I've used a sunglasses - mount mirror before, didn't like it much but they are definitely useful. In the high traffic urban environments, and honestly during races and group rides, I think they're quite important.
    I like this mirror: http://www.rei.com/product/752285/bi...-a-look-mirror

    Glasses mount style. Basic. I have also used zip ties to mount it on my helmet -- which worked well. After trying both methods, I liked on my glasses better.
    Pro rep, yo!

  9. #9
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    This bar-end mirror is quite popular in my area. I really like it because I can see cars approaching from behind when sitting upright and when riding in the drops. I first tried it on one of my bikes and now all three wear it.

    http://www.aspirevelotech.com/Mercha...ry_Code=MIRROR

  10. #10
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    Take-A-Look

    Quote Originally Posted by looigi View Post
    I like the Take-a-look mirror mounted to my glasses. An alternative is to helmet mount it. With eyeglass/helmet mounts you get a wide field of view due to its close proximity to the eye, as well as the ability to scan behind you by slightly rotating your head. The tend to bounce/vibrate less than bike mounted mirrors.

    I have it positioned up and out to the side so it's not significantly obscuring my forward and peripheral vision.

    Downside is you have this dorky mirror sticking out that can hit on things at times. Perhaps there's a slight chance of it somehow injuring you in a crash.
    I tried a couple of glass mounted mirrors and I settled with the Take-A-Look. I've been using the same mirror for 12 years. About two weeks ago I took a nasty spill after colliding with a dog that ran on the road in front of me. I went down hard on my left side. My helmet made contact with the road. The Take-A-Look collapsed, went into a straight position (like is was when you first bought it). I did received a black eye but it was from my riding glasses. The mirror was still usable, but I bought a new one anyway. The worst outcome is I fractured my left elbow. No worries from crashing with that mirror. I'm a test cash dummy.

  11. #11
    More Cowbell!
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    Quote Originally Posted by Creakyknees View Post
    and honestly during races and group rides, I think they're quite important.
    I like them for group rides so I know what's going on around me -- and whether there are dropped riders. During races I feel like it's cheating. Won't wear one then.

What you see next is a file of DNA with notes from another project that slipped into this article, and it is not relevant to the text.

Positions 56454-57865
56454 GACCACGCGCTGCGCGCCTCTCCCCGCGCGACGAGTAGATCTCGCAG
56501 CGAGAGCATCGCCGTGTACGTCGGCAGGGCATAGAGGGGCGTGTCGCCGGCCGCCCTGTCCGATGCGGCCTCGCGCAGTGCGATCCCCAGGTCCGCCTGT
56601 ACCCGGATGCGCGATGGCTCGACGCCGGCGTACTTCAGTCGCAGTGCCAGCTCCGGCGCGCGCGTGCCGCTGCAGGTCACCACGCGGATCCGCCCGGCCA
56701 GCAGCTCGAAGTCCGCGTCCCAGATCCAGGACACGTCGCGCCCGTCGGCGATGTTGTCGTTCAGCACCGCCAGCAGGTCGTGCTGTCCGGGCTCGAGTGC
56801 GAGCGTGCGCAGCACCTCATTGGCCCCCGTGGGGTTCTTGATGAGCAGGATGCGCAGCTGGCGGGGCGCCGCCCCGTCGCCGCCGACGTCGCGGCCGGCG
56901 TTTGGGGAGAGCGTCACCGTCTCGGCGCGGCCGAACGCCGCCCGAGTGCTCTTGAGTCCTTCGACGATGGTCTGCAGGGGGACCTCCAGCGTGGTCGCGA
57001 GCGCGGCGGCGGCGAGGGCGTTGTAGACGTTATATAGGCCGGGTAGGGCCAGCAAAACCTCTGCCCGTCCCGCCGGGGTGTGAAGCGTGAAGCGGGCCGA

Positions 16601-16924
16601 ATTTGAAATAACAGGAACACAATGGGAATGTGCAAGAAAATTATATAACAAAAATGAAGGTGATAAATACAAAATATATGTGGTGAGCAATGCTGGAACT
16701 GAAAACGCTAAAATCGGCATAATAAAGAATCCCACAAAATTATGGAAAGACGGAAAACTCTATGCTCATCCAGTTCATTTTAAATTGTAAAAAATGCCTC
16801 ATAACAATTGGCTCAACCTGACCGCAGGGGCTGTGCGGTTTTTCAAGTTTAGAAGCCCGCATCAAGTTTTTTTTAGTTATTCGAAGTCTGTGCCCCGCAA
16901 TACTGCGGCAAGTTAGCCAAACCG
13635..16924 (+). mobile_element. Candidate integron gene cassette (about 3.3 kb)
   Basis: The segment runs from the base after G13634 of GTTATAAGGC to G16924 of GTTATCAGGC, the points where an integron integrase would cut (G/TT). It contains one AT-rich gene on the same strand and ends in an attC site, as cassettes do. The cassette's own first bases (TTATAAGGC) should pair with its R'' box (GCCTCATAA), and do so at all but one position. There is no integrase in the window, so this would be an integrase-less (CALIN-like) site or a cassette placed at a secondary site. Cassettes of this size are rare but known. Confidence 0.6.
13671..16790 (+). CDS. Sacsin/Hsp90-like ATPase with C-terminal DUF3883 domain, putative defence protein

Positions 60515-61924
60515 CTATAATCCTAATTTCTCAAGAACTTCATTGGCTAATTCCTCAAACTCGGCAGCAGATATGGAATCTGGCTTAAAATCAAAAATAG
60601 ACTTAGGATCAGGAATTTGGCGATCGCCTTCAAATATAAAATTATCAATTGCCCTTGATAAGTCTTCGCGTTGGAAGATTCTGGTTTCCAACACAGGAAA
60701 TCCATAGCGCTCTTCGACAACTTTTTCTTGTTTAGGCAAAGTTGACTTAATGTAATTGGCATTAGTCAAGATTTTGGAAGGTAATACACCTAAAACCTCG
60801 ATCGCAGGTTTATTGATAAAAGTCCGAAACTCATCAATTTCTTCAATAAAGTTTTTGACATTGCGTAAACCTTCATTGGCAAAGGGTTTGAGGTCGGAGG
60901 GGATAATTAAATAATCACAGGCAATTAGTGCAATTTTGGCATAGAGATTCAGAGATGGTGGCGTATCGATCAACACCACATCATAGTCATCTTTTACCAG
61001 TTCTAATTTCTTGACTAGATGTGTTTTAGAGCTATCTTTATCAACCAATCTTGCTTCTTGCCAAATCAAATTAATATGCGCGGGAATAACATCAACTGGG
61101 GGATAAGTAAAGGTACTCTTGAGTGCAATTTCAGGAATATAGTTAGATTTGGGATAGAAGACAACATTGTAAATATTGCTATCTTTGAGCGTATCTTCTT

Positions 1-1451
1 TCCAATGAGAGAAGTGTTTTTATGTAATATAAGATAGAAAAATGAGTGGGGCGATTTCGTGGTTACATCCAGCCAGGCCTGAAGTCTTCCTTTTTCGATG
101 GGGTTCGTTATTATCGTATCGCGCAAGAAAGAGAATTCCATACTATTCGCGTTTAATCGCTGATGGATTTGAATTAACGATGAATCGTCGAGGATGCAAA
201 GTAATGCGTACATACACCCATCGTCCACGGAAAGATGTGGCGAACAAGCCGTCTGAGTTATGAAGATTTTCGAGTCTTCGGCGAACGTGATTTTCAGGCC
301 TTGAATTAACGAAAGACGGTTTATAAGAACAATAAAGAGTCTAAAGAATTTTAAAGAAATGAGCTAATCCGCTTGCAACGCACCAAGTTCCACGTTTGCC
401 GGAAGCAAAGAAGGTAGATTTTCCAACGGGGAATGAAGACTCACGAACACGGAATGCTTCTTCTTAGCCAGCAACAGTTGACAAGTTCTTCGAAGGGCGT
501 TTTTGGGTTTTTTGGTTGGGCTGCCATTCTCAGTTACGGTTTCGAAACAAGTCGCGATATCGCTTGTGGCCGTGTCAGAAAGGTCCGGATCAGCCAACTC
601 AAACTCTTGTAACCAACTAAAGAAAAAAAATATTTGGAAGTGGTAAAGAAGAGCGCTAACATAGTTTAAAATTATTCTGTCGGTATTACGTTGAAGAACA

Pro rep, yo!

  12. #12
    PIITWhat?
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    A guy I ride with uses one of these. He seems to like it. Smaller and a little more out of the way than other drop bar mirrors. Most important, it actually looks good (for a mirror).
    Last edited by Love Commander; 06-10-2011 at 10:19 AM.

  13. #13
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    I have had and used the glasses ones for 7 years (Take-a-look) and they work well, but are somewhat annoying (have to adjust every time you use them and kind of tilt your head a bit to see what you are looking for). It has lasted a good 7 years and is very durable... although...

    I got one of the ones you pictured (exactly the same) a few weeks ago and absolutely love it. So much better. I would highly recommend the bar end one. I found it has almost no vibration and is easy to view stuff in (can kind of tilt it outwards for a better panoramic view). I did knock it a few times when mounting/dismounting the bike but it was very easy to adjust with one hand (1-2 seconds tops) while riding when I noticed it was off a bit.
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  14. #14
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    I could never get the glasses mounted mirrors to stay in one place. I had a helmet mount for years, but knocked it out of place on a regular basis.

    Mirrycle makes a mirror that mounts on Shimano STI levers. I got one last year, and it's the best mirror I've used.

  15. #15
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    Over the years I've used the type that clips on to the temple of glasses, the spot that sticks to the inside of the glasses lens and a bar end similar to the one shown.

    IMO the stick on spot is definitely the best but it might depend on the curve of the lens.. Since it is close to the eye the image is much larger than in either of the others (not surprisingly the temple one is the next largest). Also, just a slight movement of the head allowed me to see whatever I wanted to regardless of my position on the bar/aerobar.

    The one that clipped to the temple was subject to more jiggle but worked well.

    The bar end works fine but the view is tiny. Using both the spot and the bar end, I found I could see (and be sure of what I was seeing) much sooner with the spot. When I used both, I found that I rarely looked in the bar end.

    Both the spot and the bar end have the advantage of being less likely to be forgotten or lost. Unless the bar end can be moved, what you see is dependent on the angle of the handlebar.

  16. #16
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    my experience is that the person with one of those or a head attachment is a liability, especially in a group ride. always checking the furgin mirror when you should be concentrating on the road ahead- the head movement causing swearvering and such all over the place
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  17. #17
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    I've used these for many years...unlike many others the mirror is flat so the distance of traffic behind you is not distorted...and it stays in adjustment quite well
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  18. #18